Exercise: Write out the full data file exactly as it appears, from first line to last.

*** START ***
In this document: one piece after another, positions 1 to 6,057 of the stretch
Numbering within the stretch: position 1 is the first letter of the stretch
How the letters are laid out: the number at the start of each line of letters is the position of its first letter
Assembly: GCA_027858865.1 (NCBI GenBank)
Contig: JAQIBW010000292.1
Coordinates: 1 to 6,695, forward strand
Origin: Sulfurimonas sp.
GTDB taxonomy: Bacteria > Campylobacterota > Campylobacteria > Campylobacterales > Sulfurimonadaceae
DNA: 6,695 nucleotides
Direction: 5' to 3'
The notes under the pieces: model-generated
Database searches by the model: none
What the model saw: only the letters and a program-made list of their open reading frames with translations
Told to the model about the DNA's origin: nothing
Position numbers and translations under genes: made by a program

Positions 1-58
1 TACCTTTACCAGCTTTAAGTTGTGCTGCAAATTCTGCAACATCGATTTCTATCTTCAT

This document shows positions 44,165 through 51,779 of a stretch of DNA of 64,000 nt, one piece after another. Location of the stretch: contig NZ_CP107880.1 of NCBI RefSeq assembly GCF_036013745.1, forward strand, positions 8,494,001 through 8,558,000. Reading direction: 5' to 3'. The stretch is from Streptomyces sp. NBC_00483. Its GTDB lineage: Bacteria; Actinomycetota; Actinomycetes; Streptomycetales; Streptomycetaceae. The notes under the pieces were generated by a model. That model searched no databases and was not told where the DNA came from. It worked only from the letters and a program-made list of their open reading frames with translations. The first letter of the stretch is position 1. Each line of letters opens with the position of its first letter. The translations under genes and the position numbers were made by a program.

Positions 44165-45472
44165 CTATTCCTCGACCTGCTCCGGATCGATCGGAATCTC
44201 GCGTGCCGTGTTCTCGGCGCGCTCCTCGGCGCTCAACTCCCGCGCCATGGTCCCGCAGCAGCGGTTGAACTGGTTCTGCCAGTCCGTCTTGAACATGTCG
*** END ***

In this document: one piece after another, positions 1 to 6,057 of the stretch
Numbering within the stretch: position 1 is the first letter of the stretch
How the letters are laid out: the number at the start of each line of letters is the position of its first letter
Assembly: GCA_027858865.1 (NCBI GenBank)
Contig: JAQIBW010000292.1
Coordinates: 1 to 6,695, forward strand
Origin: Sulfurimonas sp.
GTDB taxonomy: Bacteria > Campylobacterota > Campylobacteria > Campylobacterales > Sulfurimonadaceae
DNA: 6,695 nucleotides
Direction: 5' to 3'
The notes under the pieces: model-generated
Database searches by the model: none
What the model saw: only the letters and a program-made list of their open reading frames with translations
Told to the model about the DNA's origin: nothing
Position numbers and translations under genes: made by a program

Positions 1-58
1 TACCTTTACCAGCTTTAAGTTGTGCTGCAAATTCTGCAACATCGATTTCTATCTTCAT

This document shows positions 44,165 through 51,779 of a stretch of DNA of 64,000 nt, one piece after another. Location of the stretch: contig NZ_CP107880.1 of NCBI RefSeq assembly GCF_036013745.1, forward strand, positions 8,494,001 through 8,558,000. Reading direction: 5' to 3'. The stretch is from Streptomyces sp. NBC_00483. Its GTDB lineage: Bacteria; Actinomycetota; Actinomycetes; Streptomycetales; Streptomycetaceae. The notes under the pieces were generated by a model. That model searched no databases and was not told where the DNA came from. It worked only from the letters and a program-made list of their open reading frames with translations. The first letter of the stretch is position 1. Each line of letters opens with the position of its first letter. The translations under genes and the position numbers were made by a program.

Positions 44165-45472
44165 CTATTCCTCGACCTGCTCCGGATCGATCGGAATCTC
44201 GCGTGCCGTGTTCTCGGCGCGCTCCTCGGCGCTCAACTCCCGCGCCATGGTCCCGCAGCAGCGGTTGAACTGGTTCTGCCAGTCCGTCTTGAACATGTCG